It’s been 5.5 years since I’ve done the new mom thing. Some things are coming slowly back to me, and some feel/are new.
New Babies Are So Tiny (and Floppy): R was 6lbs 2oz at birth, and we’re currently working towards 8lbs. Words like peanut, nugget, itty bitty, etc. all spring to mind when I think to describe her. She’s very strong and squiggly, though. The number of times she has made my heart stop by tossing her head around or trying to launch out of my arms is already countless. “Support the head” is my constant refrain.
New Mom Brain (Where Did It Go, and Will I Get It Back?): It’s “funny” how things that would normally be cause for great alarm are just par for the course when you’re the parent of a new infant.
Memory loss: I have had so many conversations that I simply do not remember. We’re not talking conversations where I remember when I’m reminded. We’re talking conversations where my husband recounts it to me, and I have no memory that it ever happened.
Difficulty distinguishing dreams from reality: I’ll think about a conversation or event, and I cannot remember if I dreamed it or if it really happened. (#1 – At least dreaming is a sign that I’m getting more sleep. For a while I wasn’t even dreaming.) (#2 – Okay, not all the time. I’m pretty sure that the time I had to line up in line as a soldier and choose my weapon, one option of which was a block of wax, didn’t really happen.)
Feeling like I’m lucky if I can attend to even 50% of a conversation: Part of my new mom brain is always somewhere else – trying to listen if the baby is stirring, figuring out the last time she ate, have a complete thought while simultaneously listening to a story from the 5.5 yo, be a functional human while half my brain is asleep, etc. (I’ve heard that river dolphins only sleep with half of their brains at time. They should do a study on new moms, I think we may also do this.)
Having Trouble Accepting Help: I’m fortunate, in that I’ve had several people genuinely say, “Let me know if there’s anything I can do to help.” I know I need help, but coming up with something that they can do AND actually bringing myself to make the request – is frequently beyond me. At least this time, when we are offered specific help, we don’t turn it down or feel bad for accepting!
Wondering If I’m Going to Get My Body Back/ Learning About My “New” Body: Bleeding, bladder, belly, boobs. Enough said.
Returning to the Silly Patter, Stream-of-Consciousness: I was already in silly mode with my older one (which animals do we think have the biggest poop. Whose poop is the stinkiest. Now I’m realizing how largely, poop related the humor is. Well, that and knock-knock jokes.) Now, as I’m trying to hear noise besides the screaming of an impatient infant, I’m making up songs where I narrate making a bottle or changing a diaper and trying to find rhymes for words like “sha-boopy.”
Having 2 Kids Is a Whole New Ballgame: As a new mom who is an only child, the sibling thing has always been a bit of a mystery to me. Now, I’m struggling to gracefully balance time and attention with a preschooler and a newborn, and I’m trying to help my older one navigate feelings of responsibility, love, alienation, and insecurity that I’ve never felt before. It’s one thing to know, intellectually, that this was coming, but it’s a whole ‘nother thing to experience it.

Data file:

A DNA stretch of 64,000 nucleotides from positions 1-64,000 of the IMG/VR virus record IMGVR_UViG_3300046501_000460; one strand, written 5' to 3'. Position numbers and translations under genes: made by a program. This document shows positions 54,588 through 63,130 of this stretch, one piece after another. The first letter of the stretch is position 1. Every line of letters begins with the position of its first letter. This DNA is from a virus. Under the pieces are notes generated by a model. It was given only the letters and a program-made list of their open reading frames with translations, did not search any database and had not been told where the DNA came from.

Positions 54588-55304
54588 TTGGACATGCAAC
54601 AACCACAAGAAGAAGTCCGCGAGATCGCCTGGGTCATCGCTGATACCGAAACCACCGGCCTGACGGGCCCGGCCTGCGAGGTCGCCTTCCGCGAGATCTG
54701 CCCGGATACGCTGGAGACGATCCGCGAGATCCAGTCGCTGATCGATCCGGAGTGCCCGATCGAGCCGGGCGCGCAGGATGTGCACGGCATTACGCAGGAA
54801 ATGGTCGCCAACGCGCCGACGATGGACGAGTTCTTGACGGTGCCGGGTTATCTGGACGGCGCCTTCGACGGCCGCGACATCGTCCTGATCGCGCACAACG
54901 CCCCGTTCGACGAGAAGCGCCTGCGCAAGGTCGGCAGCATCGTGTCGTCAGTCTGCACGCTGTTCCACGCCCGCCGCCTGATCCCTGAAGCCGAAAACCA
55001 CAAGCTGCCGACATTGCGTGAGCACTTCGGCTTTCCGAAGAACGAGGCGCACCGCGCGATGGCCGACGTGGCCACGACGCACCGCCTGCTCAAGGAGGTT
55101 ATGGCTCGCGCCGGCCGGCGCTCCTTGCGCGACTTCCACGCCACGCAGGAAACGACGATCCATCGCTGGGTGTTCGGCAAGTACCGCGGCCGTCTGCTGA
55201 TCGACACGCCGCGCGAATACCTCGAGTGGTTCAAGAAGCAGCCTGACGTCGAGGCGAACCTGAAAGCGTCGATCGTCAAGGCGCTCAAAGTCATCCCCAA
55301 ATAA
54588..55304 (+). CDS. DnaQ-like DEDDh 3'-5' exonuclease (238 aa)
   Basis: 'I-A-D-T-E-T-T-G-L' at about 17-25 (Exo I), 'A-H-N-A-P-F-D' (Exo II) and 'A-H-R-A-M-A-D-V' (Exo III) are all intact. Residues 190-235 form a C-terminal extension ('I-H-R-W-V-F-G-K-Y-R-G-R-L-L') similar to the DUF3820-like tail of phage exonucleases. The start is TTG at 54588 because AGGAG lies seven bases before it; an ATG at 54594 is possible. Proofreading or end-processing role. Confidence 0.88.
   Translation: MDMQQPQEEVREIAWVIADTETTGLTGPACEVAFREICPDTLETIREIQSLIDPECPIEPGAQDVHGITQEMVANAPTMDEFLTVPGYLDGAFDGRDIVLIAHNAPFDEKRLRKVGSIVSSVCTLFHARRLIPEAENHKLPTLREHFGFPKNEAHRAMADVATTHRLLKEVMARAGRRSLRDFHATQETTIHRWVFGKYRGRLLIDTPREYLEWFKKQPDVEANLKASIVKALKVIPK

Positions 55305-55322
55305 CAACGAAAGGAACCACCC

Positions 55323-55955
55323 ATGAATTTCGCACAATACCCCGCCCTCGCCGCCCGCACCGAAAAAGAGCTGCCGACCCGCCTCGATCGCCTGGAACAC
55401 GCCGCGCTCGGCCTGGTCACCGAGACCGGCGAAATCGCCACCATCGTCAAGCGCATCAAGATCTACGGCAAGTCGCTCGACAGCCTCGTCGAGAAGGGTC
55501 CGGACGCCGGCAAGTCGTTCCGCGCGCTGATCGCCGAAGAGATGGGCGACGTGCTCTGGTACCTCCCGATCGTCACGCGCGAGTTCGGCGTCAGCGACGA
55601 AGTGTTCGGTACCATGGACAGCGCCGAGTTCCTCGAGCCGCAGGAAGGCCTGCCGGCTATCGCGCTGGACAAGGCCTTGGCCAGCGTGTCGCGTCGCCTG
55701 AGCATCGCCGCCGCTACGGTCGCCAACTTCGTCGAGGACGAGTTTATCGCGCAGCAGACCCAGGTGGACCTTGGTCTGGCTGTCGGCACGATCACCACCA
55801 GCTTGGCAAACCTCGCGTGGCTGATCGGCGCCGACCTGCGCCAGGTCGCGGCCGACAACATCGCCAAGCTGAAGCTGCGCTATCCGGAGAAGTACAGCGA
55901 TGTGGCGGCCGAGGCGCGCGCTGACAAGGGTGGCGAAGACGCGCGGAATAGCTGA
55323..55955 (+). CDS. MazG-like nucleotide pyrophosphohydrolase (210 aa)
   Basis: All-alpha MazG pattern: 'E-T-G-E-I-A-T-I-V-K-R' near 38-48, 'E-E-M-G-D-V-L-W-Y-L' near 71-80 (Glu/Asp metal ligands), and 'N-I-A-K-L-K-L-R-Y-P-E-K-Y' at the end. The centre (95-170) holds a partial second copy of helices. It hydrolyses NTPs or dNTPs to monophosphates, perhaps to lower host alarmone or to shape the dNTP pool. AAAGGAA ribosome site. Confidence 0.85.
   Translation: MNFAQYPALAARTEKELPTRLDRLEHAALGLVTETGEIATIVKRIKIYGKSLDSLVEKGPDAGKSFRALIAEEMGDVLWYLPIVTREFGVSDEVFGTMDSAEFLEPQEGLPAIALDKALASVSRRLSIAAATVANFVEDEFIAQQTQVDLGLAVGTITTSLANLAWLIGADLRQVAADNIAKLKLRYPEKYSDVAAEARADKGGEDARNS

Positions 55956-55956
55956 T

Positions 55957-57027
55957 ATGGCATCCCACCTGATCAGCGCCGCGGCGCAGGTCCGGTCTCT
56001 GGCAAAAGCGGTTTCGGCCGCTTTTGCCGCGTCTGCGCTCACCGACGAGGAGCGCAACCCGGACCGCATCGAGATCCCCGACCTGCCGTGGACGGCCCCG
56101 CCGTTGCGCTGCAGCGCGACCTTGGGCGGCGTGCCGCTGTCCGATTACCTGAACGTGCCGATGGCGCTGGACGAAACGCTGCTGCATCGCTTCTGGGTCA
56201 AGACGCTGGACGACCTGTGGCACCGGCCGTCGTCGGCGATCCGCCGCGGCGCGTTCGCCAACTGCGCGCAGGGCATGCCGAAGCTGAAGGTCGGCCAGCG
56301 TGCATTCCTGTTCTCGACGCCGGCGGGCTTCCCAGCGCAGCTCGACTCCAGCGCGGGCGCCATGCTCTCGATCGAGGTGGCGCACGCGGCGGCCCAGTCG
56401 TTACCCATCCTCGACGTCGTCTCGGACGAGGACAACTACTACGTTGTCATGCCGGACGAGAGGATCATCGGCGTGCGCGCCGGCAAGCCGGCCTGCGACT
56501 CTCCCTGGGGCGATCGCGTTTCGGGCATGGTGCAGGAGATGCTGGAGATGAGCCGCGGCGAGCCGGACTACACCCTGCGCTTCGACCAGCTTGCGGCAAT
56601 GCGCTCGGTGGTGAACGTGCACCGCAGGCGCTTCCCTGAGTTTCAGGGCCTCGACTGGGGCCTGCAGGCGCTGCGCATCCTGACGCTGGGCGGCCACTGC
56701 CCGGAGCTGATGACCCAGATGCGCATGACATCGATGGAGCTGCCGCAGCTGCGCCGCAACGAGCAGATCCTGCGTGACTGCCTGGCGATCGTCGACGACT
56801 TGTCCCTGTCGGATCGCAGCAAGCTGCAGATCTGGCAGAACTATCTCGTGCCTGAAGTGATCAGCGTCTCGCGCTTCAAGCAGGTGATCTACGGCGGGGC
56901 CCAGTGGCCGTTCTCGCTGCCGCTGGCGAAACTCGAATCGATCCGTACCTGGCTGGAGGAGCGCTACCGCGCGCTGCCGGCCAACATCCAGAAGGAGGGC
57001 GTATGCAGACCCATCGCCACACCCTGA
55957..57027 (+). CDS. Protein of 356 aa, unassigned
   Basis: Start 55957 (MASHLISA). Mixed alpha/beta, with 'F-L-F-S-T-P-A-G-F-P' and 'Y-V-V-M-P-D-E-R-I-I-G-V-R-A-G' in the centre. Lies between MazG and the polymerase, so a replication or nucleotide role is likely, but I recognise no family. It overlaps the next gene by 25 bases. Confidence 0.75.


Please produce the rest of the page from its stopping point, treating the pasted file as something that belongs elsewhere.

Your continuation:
As Much As I’d Prepared, I Can’t Get Everything Right (But Preparation Can Help): With my first, I was only able to breastfeed for 3 weeks. Five years later, I could still be brought to tears by the topic. This time, I started conversations with healthcare providers months before I was due. I talked to my health insurance company about coverage for breast pumps and lactation consultants. When my supply again failed to manifest, I saw an amazing lactation team, I pumped, I took herbal supplements, I felt like I was losing my mind, I got amazing help and support from friends and family, and again, I decided that the best decision for myself and my family was to stop trying. Again, it’s the most painful part of this process, and I know I will always second-guess myself and my choice; however, this time I feel more like I took the time to make the best decision I could, rather than giving up in a haze of confusion and despair.
A new mom has so many conflicting urges/ emotions:
- I want to stay inside in a cocoon, snuggled with my adorable new baby.
- I want to experience my previous autonomy where I do not have to be 100% attuned to the needs of this tiny new life.
- I want to take her out into the world everywhere.
- I want to protect her from people and illnesses of this germy winter season.
- I want to buy her all the new, cool things that have come out for babies since I last had one.
- I remember how little was actually necessary with the first one.
- I want to see her grow now, so I can hear her voice and see her walk.
- I want her to stay tiny forever.
- I want to cherish and devote every spare minute I have to being the best mother I can be.
- I want to figure out who “I” am apart from my identity as a mother and get started on making that happen – right now.
- Feeling utterly alone.
- Feeling a part of a large, caring, supportive community.
- Feeling like, I’ve been here and done that already.
- Feeling like this is a whole new experience, and I’m lost.
Is the Big Bad PPD Coming? I suffered from mild postpartum depression after my first. Other than some major drama with the breastfeeding, I feel a little saner this time around; however, PPD can come on months after childbirth. I’ll be wondering for a long time if I’ve really made it past the danger zone. PPD is serious stuff. If you think you might be experiencing PPD, get help. It’s not only for you but for your family, too.
Does this sound familiar to anyone? I’d love to hear that I’m not the only one experiencing some of these things! Are there things that you’re experiencing that I left out? Please share!